London 2012: Olympic soccer quarterfinals observations

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After nine goals in four women’s Olympic quarterfinal matches, two of the world’s top five teams have fallen, along with host nation Great Britain.  As the remaining four teams shift focus towards Monday’s semifinals, let’s take a look back at how a marathon day of soccer shook down.

France continues to surprise

The most consistent part of France’s squad this tournament has been its inconsistency, and that didn’t change Friday morning.  After getting bombarded and conceding early (and somewhat unluckily) against Sweden, the French stormed back to take the lead by halftime and held on for a 2-1 victory.  Just another unpredictable performance from the same team that had, already in this tournament, blown a two-goal lead to the U.S to lose, downed North Korea by a whopping five goals AND narrowly escaped lowly Colombia with a 1-0 victory.  Who knows what they’ll look like against Japan in the semifinals?  I’m not even sure France knows at this point.

U.S. firepower outlasts feisty New Zealand

Though many didn’t take New Zealand seriously after its first-ever Olympic victory secured a matchup with the mighty U.S., the Ferns held their own on Friday.  Though they earned few close range opportunities, New Zealand still limited a jumpy U.S. team to just one goal before a late tally put the game away.

As for the Americans, Alex Morgan’s inability to finish—she missed an empty net, whiffed on a cross inside the six-yard box and squandered multiple breakaways—is somewhat worrisome for the future, but this squad may actually be more talented than the World Cup runner-up team of 2011.  Morgan has vastly improved in the past year, while Sydney Leroux has filled the former’s 2011 role as a threatening speedster off the bench, burying a breakaway chance late for the U.S.’s second goal.  Having even shown the ability to overcome early deficits, the U.S. has to be considered the current gold medal favorite.

Brilliance and luck help Canada silence the home crowd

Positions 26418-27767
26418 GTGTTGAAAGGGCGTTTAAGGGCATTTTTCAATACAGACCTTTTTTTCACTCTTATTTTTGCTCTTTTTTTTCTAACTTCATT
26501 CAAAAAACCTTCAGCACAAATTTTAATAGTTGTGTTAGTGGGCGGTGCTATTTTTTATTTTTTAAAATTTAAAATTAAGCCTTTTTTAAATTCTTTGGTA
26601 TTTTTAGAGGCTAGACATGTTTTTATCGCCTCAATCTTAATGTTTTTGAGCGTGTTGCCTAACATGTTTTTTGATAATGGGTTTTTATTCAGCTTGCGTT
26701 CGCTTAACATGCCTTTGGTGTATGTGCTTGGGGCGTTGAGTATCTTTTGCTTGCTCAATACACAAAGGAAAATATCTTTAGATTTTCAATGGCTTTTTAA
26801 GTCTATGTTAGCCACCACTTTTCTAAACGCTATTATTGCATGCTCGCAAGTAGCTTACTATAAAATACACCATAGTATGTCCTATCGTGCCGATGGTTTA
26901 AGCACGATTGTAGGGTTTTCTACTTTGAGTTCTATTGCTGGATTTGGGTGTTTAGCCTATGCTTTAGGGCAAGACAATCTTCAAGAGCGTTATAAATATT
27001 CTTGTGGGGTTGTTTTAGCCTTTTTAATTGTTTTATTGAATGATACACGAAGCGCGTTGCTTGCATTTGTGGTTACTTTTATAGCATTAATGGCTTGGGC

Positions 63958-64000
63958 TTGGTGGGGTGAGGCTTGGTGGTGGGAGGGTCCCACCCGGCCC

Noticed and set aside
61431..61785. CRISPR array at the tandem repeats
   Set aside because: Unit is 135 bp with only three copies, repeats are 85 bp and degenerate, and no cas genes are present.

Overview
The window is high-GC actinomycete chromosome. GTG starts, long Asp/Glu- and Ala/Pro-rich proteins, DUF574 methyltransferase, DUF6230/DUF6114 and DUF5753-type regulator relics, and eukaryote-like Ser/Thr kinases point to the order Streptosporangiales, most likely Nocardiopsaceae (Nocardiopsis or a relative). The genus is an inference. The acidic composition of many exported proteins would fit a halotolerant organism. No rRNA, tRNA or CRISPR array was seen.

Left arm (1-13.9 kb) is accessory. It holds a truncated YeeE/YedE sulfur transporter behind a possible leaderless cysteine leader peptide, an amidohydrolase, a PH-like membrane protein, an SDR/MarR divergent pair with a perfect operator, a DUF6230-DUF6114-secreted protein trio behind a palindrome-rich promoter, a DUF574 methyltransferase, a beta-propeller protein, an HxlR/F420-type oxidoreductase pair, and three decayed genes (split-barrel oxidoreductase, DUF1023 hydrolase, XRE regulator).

With two early goals, an energetic and creative Canadian squad silenced previously streaking Great Britain to end the host-nation’s chances at Olympic gold.  But after a brilliant one-touch strike off a corner kick—possibly the goal of the tournament thus far—to open the scoring, Canada’s second goal appeared somewhat lucky at a second glance (check out the highlights here).  Though Canadian captain Christine Sinclair struck a beautiful free kick, not only was the British wall aligned poorly, but its outer player leaned away from the shot, letting the ball fly by at head height while simultaneously screening the goaltender.  Considering Great Britain was also the victim of two tackles (one in each half) that could have each justified a penalty kick order from the referee, the local fans have a right to be miffed with the defeat.

Brazil’s talent proves no match for Japan’s chemistry and timely goals

Despite having a tremendous crop of talent, including the world’s best female player, Brazil fell in the quarterfinals of a major tournament for the second time in as many years with a 2-0 defeat to Japan.  While the Brazilians dominated possession without generating many great chances, the Japanese picked their spots to produce several great opportunities, burying one in each half.  Brazil’s frustration and intra-squad edginess was eerily reminiscent of the loaded Netherlands men’s squad that disappointed in the 2012 Euro, as the failure to score drew a number of glares between teammates.  Meanwhile, the Japanese chemistry couldn’t be better going into the semifinals, exemplified by a fluid, unselfish attack and an organized, full-team defensive effort.  Just two more victories would leave Japan as the only team ever to win the World Cup and Olympic gold medal in back-to-back years.

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